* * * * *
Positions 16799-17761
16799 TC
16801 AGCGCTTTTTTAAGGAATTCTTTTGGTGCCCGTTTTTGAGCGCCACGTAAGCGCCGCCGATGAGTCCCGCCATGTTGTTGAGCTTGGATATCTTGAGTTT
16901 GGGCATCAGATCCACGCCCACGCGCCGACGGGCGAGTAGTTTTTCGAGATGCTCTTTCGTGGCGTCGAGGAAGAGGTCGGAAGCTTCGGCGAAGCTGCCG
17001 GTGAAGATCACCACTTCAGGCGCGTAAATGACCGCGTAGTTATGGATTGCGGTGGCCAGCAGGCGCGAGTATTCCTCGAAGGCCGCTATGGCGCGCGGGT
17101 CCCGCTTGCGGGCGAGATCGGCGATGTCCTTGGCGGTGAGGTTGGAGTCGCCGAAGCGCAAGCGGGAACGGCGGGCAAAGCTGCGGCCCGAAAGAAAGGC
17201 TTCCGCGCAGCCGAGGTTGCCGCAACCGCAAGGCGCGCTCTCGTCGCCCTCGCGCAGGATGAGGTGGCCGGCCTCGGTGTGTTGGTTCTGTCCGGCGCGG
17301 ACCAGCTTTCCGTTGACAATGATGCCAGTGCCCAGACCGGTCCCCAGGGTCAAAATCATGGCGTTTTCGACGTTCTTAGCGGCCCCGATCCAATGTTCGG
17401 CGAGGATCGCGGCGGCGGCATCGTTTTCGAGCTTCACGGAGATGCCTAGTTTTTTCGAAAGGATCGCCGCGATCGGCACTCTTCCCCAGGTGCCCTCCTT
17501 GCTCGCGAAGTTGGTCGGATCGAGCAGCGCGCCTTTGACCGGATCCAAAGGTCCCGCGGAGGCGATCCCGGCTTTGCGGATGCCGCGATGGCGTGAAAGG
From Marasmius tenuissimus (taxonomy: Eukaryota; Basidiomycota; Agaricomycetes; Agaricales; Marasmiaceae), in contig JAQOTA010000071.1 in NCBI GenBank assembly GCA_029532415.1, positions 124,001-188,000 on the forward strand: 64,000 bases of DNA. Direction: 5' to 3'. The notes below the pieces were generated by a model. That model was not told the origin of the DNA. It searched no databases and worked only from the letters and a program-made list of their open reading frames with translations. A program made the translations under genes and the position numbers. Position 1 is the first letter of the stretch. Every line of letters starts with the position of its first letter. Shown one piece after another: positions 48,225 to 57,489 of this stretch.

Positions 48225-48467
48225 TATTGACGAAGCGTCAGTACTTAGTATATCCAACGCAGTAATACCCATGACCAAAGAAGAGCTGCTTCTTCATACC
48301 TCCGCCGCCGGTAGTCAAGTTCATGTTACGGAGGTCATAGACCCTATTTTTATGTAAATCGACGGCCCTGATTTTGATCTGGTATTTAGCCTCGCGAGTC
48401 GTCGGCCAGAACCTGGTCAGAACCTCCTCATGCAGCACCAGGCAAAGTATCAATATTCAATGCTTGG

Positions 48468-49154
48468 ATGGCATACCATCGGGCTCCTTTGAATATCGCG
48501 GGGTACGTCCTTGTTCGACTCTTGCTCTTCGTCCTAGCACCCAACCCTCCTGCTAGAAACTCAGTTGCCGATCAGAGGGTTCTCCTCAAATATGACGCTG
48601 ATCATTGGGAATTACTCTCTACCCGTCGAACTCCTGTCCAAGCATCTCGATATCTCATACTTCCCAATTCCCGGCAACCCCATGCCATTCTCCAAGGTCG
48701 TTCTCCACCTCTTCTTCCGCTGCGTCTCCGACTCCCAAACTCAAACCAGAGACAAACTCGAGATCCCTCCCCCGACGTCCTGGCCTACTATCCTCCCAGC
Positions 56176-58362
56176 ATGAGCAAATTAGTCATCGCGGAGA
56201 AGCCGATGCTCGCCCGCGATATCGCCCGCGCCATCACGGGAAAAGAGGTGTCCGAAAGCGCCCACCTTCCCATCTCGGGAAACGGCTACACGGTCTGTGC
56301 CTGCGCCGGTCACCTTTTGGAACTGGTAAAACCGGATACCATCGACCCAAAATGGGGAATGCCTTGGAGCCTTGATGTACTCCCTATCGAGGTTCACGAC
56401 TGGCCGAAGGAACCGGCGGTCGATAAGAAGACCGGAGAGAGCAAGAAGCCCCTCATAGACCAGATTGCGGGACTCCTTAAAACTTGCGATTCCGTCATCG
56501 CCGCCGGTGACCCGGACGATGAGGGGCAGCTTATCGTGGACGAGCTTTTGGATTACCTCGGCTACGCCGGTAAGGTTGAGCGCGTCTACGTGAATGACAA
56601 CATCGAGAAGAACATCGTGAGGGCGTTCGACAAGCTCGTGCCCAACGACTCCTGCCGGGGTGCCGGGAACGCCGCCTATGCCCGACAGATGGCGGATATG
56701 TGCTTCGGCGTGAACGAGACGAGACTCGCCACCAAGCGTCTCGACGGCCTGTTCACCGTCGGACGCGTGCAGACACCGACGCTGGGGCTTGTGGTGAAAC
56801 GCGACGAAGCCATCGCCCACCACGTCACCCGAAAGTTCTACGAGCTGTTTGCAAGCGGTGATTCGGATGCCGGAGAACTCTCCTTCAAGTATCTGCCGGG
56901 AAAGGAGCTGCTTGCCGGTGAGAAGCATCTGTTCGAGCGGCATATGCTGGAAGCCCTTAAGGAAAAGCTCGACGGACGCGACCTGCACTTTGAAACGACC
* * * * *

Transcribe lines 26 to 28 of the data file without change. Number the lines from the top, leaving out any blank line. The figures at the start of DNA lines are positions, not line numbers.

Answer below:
56501 CCGCCGGTGACCCGGACGATGAGGGGCAGCTTATCGTGGACGAGCTTTTGGATTACCTCGGCTACGCCGGTAAGGTTGAGCGCGTCTACGTGAATGACAA
56601 CATCGAGAAGAACATCGTGAGGGCGTTCGACAAGCTCGTGCCCAACGACTCCTGCCGGGGTGCCGGGAACGCCGCCTATGCCCGACAGATGGCGGATATG
56701 TGCTTCGGCGTGAACGAGACGAGACTCGCCACCAAGCGTCTCGACGGCCTGTTCACCGTCGGACGCGTGCAGACACCGACGCTGGGGCTTGTGGTGAAAC